Measuring British Decline: Direct Versus Long-Span Income Measures
We provide 16 purchasing-power-parity-adjusted estimates of U.K. and U.S. income per capita and output per worker between 1872 and 1990 based on new estimates of their price levels. Our income benchmarks depart from current estimates in four crucial respects. The United States, not the United Kingdom, led in income per capita in the 1870s. The United Kingdom kept pace with the United States through the late Victorian era. Most of the United Kingdom s relative decline occurred between 1905 and 1950. Finally, the post-1950 performance of the U.K. economy was stronger than is now estimated.We thank Michael Edelstein for getting us interested in the topic. We are also indebted to two referees for comments on the first draft. Susan Carter, Greg Clark, C. Knick Harley, Alan Heston, Peter Lindert, Robert Lipsey, Luis Locay, Bryan Roberts, Christina Romer, Richard Sylla, Jeffrey Williamson, and the participants in a seminar at the University of California, Riverside gave helpful suggestions. Finally we are especially grateful to Deirdre McCloskey for advice at an early stage.
Volume (Year): 63 (2003)
Issue (Month): 03 (September)
|Contact details of provider:|| Postal: |
Web page: http://journals.cambridge.org/jid_JEH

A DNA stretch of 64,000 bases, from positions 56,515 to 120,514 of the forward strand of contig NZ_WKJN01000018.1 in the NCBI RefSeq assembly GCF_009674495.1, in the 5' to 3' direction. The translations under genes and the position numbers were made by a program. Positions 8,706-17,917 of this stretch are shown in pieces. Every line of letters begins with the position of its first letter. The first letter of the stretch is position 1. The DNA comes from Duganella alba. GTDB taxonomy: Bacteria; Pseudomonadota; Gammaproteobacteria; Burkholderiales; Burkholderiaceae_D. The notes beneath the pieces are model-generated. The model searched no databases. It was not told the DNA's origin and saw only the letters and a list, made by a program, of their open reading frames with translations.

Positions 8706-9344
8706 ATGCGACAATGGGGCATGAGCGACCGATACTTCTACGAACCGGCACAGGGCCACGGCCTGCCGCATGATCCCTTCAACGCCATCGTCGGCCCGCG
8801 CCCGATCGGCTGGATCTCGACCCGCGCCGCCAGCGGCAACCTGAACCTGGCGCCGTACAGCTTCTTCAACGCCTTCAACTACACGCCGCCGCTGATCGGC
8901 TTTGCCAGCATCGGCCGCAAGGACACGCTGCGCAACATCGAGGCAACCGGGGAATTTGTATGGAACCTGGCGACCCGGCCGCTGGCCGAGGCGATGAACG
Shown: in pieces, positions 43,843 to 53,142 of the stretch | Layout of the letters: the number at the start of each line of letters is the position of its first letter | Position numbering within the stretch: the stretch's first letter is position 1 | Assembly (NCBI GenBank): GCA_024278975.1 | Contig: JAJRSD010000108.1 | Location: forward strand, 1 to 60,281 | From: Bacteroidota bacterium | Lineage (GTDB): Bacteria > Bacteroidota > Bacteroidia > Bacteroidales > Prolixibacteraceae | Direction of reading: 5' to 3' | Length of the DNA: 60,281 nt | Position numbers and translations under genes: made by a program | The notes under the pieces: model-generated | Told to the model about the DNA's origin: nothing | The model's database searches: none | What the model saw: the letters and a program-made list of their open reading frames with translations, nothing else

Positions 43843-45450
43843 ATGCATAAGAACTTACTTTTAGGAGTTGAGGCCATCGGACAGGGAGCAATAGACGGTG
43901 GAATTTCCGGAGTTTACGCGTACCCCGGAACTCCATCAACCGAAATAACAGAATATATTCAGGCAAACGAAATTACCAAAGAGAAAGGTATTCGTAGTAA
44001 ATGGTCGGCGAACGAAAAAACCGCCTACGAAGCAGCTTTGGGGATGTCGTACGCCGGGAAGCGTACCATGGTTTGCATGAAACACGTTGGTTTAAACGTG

When requesting a correction, please mention this item's handle: RePEc:cup:jechis:v:63:y:2003:i:03:p:826-851_54. See general information about how to correct material in RePEc.
For technical questions regarding this item, or to correct its authors, title, abstract, bibliographic or download information, contact: (Keith Waters)
If you have authored this item and are not yet registered with RePEc, we encourage you to do it here. This allows to link your profile to this item. It also allows you to accept potential citations to this item that we are uncertain about.
If references are entirely missing, you can add them using this form.
If the full references list an item that is present in RePEc, but the system did not link to it, you can help with this form.
If you know of missing items citing this one, you can help us creating those links by adding the relevant references in the same way as above, for each refering item. If you are a registered author of this item, you may also want to check the "citations" tab in your profile, as there may be some citations waiting for confirmation.
Please note that corrections may take a couple of weeks to filter through the various RePEc services.